After the publication of the KNMI’06 climate change scenarios for the Netherlands (Van den Hurk et al. 2006), it took several years before the impacts of these KNMI’06 scenarios were estimated. One of the reasons for this was the lack of climatological time series that could be used directly in models to simulate, for instance, hydrological, ecological and agricultural impacts. The data requirements vary with sector and case study and tailoring of the climatological data appears necessary. For instance, river management is typically interested in basin-scale extreme precipitation and agriculture in local extreme rainfall during certain periods of the growing season. Yet, there are also many similarities between the hydrological, agricultural and ecological data requirements: They need information, directly or indirectly, on rainfall (extremes and drought), temperature (mean, minimum and maximum), wind, humidity and radiation (directly or for the estimation of evapotranspiration), often on a daily time resolution.
Climate change itself is not of most interest to society, but the impacts in several sectors are. Therefore, in the Knowledge for Climate (KfC) project "High-Quality Climate Projections" (Theme 6) a Work Package (WP3) was included on "Scenario development for climate change impact". The central research question of this WP3 was: "How to couple climate projections to impact assessment models and how can uncertainty in the impact assessment be incorporated in such a way that it can effectively be used by the adaptation climate community?"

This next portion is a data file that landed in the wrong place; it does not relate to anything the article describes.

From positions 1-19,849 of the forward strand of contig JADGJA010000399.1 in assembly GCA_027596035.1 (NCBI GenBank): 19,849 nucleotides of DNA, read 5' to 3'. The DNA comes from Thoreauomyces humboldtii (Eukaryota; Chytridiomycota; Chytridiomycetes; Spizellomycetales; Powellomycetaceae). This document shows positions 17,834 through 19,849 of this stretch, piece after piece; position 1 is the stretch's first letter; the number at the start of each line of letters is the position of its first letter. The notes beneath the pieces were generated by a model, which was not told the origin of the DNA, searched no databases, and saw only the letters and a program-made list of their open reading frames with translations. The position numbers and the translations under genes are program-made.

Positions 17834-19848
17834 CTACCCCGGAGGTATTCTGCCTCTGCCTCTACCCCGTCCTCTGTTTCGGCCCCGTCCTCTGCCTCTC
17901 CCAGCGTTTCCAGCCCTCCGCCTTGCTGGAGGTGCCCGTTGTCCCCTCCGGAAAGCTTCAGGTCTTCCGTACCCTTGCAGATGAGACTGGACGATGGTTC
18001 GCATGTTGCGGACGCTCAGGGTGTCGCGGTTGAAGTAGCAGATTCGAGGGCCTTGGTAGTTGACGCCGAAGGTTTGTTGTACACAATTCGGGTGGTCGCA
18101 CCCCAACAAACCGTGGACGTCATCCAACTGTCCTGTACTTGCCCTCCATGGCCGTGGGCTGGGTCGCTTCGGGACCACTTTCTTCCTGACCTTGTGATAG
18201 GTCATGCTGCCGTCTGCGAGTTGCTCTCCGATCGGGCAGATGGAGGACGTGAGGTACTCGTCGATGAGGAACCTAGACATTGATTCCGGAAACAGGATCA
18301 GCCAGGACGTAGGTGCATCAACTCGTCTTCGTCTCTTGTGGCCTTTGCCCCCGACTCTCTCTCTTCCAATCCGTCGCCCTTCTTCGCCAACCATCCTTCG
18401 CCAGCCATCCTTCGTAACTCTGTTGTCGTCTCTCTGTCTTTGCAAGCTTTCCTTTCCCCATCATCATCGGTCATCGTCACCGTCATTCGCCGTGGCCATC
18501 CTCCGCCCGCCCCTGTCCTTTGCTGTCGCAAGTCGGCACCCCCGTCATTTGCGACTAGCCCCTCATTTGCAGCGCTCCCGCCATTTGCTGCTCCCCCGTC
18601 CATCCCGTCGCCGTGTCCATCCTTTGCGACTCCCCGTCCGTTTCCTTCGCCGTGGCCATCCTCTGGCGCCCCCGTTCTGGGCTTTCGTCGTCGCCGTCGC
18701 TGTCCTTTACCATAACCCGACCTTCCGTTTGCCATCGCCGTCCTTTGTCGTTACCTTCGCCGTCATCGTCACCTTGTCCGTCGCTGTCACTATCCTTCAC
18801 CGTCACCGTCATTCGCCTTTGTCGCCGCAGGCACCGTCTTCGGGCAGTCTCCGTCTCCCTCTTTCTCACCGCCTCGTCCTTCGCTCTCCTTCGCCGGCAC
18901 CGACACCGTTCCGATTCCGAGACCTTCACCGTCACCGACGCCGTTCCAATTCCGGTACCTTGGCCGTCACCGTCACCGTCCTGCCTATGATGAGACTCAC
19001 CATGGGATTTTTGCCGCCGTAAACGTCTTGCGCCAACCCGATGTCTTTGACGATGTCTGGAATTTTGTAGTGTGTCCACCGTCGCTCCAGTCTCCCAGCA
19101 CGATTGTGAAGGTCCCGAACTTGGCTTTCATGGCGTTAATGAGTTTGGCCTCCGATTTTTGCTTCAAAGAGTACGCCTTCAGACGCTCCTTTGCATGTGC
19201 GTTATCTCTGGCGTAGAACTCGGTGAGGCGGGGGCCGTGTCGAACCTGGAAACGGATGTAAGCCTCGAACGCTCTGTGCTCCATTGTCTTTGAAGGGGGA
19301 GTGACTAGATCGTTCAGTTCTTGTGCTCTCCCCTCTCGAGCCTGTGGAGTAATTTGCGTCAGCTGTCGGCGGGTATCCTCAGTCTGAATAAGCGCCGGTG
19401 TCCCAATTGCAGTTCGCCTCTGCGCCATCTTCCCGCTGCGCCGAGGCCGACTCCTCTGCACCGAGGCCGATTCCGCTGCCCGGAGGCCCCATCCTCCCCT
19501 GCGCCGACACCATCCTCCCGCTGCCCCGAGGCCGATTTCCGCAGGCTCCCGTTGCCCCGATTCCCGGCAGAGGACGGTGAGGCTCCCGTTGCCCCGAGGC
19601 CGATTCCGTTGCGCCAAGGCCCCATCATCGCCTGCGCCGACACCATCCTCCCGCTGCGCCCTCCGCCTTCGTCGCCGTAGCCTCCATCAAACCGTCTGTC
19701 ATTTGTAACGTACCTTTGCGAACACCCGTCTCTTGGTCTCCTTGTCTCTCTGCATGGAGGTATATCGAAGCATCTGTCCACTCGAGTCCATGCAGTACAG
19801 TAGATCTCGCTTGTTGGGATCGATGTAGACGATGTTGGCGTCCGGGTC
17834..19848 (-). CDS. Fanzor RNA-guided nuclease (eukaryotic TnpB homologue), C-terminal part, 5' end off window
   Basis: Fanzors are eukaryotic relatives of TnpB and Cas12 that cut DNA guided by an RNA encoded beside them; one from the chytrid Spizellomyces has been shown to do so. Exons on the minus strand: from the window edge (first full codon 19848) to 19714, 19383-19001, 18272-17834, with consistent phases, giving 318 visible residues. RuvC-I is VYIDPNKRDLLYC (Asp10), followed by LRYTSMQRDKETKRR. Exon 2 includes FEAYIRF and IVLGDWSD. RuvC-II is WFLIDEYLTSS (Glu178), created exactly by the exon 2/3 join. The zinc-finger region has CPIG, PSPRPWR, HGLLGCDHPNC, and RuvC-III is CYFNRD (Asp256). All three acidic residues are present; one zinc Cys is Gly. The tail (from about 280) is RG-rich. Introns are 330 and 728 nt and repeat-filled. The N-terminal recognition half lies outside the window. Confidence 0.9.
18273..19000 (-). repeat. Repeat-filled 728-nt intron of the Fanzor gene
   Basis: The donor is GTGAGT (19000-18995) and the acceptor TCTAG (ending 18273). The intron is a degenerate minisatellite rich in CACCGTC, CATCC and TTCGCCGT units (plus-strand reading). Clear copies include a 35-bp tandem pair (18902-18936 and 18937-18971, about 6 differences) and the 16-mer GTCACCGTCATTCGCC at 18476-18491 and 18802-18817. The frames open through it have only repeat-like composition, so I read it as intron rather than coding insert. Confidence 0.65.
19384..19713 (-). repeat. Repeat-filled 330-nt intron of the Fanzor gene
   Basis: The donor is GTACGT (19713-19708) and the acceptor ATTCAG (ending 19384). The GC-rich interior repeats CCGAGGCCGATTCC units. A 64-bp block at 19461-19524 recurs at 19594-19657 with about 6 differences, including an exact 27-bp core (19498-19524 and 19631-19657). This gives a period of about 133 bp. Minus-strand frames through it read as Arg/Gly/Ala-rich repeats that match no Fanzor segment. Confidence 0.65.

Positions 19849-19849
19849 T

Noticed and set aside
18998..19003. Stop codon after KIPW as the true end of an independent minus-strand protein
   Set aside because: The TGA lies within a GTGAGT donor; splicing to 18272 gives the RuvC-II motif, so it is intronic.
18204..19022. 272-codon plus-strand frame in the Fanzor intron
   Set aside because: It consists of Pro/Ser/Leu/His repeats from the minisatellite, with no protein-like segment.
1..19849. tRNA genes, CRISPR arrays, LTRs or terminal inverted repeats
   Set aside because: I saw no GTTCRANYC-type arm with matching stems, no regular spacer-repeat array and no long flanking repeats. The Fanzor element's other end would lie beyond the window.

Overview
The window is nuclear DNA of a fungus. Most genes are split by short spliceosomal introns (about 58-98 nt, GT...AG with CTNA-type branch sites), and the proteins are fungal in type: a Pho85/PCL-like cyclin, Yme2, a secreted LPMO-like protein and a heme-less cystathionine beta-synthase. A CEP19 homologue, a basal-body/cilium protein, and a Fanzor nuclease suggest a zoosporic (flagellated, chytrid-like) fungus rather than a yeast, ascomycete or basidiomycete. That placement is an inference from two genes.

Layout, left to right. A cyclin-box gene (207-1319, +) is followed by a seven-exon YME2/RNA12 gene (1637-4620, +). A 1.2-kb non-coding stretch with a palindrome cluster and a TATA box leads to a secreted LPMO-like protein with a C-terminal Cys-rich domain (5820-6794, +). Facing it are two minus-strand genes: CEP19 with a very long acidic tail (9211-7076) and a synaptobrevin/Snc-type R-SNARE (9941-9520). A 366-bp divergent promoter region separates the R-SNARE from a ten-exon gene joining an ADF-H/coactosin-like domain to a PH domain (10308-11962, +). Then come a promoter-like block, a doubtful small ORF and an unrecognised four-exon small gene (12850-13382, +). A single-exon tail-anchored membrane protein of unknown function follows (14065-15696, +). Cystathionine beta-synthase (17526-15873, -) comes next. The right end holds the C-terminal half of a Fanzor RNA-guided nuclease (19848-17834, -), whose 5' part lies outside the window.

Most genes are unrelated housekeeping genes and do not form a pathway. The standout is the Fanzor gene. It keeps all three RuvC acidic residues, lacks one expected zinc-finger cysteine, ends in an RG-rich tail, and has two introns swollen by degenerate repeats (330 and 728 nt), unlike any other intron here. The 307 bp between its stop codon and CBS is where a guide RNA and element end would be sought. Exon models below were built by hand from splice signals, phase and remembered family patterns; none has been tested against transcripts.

This report presents a set of time series that largely match the KNMI’14 climate change scenarios (KNMI 2014; van den Hurk et al. 2014), constructed to enable early impact assessments before the official publication of the KNMI’14 climate scenarios. In this way, the time between the publication of the climate scenarios and estimates of related impacts can be reduced and at the same time this may promote the coherence in data use between different sectors.
The data requirements were discussed with the partners in WP3 (climate variables, spatial and temporal resolution, area to be covered, etc.) and are discussed in chapter 2. After determining the requirements for the common dataset, methods were developed to generate the dataset. The future time series are obtained by transformation (chapter 3) of the reference time series. This is often referred to as perturbation or delta method. Some climate variables are derived with the help of the other transformed time series (e.g. potential evapotranspiration, relative humidity)
A. Bakker. Climatological time series for the KfC project High-Quality Climate Projections (Theme 6 WP3)
KNMI number: TR-348, Year: 2015, Pages: 18